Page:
Paleo Hoisin Sauce
Tangy umami forward hoisin sauce with a touch of sweetness is the perfect sauce for grilled meats and veggies or to use in stir fries and more! Also known as Peking sauce, this simple and quick sauce is made is less than 10-minutes and will blow your tastebuds away!
What is Umami?
Umami, which means “pleasant savory taste” in Japanese is one of the five tastes we experience when we eat food: sweet, salty, sour, bitter and umami. Think of umami as the savory flavor of a food that is typically associated with broths, meats, and cheeses, but is also found in foods such as mushrooms, spinach, garlic and tomatoes. Umami is experienced when any of the three umami compounds (the amino acid glutamate, inosinate, and guanylate) found in various foods come into contact with specific taste receptors, so eat up and find your favorite umami foods!
With so many lifestyle options, why did I choose to make this hoisin sauce Paleo and Whole30 friendly?
1. Sugar. Refine white sugar (white beet sugar) has a few characteristics that I find undesirable, so I avoid it at all costs.
- GMO: white beets or sugar beets are genetically modified to be herbicide resistant and grown with glyphosates (RoundUP)
- Ultra Refine: sugar beets are highly refine to produce the sugar products used in so many foods: condiments, cereals, snacks, breads, candies and more.
2. Organic. By choosing to make my own sauce at home, I am able to choose the quality of the ingredients that go into my sauce. Choosing ingredients such as coconut aminos, unsweetened tahini, and more I know that what I am serving my family is the cleanest, most nutritionally dense food I can.
3. Whole Food Ingredients: Processed and ultra refined foods such as sugar, salt, flours and oils are inflammatory to the body and are void of nutrients. The refinement process eliminates the bioavailable nutrients in these foods and although some of these foods have been “fortified” (where the food companies try to add the nutrients back in) these are typically synthetic and are not as available to the body and are not absorbed.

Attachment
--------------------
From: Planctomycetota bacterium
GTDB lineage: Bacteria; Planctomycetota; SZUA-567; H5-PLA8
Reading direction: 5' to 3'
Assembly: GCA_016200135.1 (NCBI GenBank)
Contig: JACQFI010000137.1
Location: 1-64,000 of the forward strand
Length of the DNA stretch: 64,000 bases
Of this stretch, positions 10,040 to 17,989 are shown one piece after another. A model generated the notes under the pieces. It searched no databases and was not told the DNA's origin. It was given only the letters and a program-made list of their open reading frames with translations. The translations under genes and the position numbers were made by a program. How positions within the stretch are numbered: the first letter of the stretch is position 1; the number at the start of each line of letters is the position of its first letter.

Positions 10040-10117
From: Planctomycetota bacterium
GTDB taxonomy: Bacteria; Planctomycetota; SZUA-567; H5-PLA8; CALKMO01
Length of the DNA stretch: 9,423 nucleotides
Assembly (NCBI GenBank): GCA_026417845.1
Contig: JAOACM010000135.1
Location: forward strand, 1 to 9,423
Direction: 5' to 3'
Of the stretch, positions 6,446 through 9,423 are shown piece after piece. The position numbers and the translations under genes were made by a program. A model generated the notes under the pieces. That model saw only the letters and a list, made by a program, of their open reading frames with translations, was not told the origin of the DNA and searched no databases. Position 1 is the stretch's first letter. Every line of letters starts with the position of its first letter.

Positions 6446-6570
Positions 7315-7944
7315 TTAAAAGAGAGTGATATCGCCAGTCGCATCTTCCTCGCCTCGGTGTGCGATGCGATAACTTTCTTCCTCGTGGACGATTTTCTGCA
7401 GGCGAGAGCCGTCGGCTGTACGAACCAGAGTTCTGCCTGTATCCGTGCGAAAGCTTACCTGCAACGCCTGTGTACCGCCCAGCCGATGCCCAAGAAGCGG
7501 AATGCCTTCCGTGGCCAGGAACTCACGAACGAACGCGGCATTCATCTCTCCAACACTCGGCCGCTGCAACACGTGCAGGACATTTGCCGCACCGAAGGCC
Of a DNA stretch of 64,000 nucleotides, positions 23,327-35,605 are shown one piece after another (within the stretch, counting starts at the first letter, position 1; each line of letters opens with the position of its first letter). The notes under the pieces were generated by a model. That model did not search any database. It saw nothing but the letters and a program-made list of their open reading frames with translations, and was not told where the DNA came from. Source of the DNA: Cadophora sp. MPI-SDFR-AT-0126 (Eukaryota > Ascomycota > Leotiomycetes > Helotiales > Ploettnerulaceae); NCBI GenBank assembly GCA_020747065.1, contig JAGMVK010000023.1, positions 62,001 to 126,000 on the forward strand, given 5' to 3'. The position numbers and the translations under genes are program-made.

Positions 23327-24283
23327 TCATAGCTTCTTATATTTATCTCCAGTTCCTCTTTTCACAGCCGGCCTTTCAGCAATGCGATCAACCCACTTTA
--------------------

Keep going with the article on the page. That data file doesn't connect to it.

Choosing minimally processed ingredients maintains nutrient density, is more bioavailable to the body, and is does not have the inflammatory properties ultra refined foods do.
So grab your ingredients and let’s make some Paleo hoisin sauce!
Paleo Hoisin Sauce Ingredients
Makes approximately 16 ounces
½ cup Coconut Aminos
1 Tbsp Fish Sauce*
1 Tbsp Pure Sesame Seed Oil
1 Tbsp Rice Wine Vinegar
2 Tbsp Fresh Lime Juice
2 tsp Arrowroot starch or Tapioca starch
½-1 Tbsp Unsulphured Molasses
1-2 Tbsp Pure Raw Honey** or Pure Maple Syrup
¼ cup Smooth Tahini
2-3 Cloves Garlic, finely minced
1-2 tsp Crushed Red Pepper Flakes (opt)
*Omit for vegetarian and vegan, sub in 1/2 tsp fine sea salt
**Use pure maple syrup for vegan
How to Make Paleo Hoisin Sauce
1. In a small bowl combine the lime juice and arrowroot/tapioca starch and mix well to make a slurry.
2. In a medium saucepan over low-medium heat, add all the remaining ingredients and whisk well to combined.
3. Bring the sauce to a low simmer then add the lime and starch slurry mixture and bring back to a low simmer for 2-3 minutes to thicken the sauce.
4. Use immediately or transfer to a glass jar with a lid for later.
Like this Video? Subscribe to my YouTube cooking channel for healthy, whole food recipes! Want to be notified when I post a new video? Click on the bell icon and you’ll get a notification when new recipes are uploaded! Happy Healthy Eating!!
Q: Can I use corn starch to thicken the hoisin sauce?
A: If you want to keep it Paleo/Whole30 friendly you should try and stick with arrowroot or tapioca starch, if not, then feel free to use corn starch.
Q: How long will hoisin sauce last?
A: Store hoisin sauce in an airtight container in the refrigerator up to 2-weeks, which is great to have on hand for an easy stir fry or to brush on grilled chicken or fish!
Q: Is hoisin sauce the same as oyster sauce?
A: Hoisin sauce and oyster sauce have different flavor profiles, hoisin sauce tends to be on the sweeter side and oyster sauce is more salty and fishy in flavor.
Note: This post contains Amazon affiliate links to the products and kitchen gear I love. If you click on a link and make a purchase, I receive a small commission at no cost to you. Thank you for supporting Almond Milk and Cookies!
I am a holistic nutritionist with an auto-immune disorder, a love of cooking, and a passion for holistic health.
Sharing what I make and eat with all of you…in hopes that you find inspiration here to fuel your body and feel your best with nutrient dense whole foods and clean eating.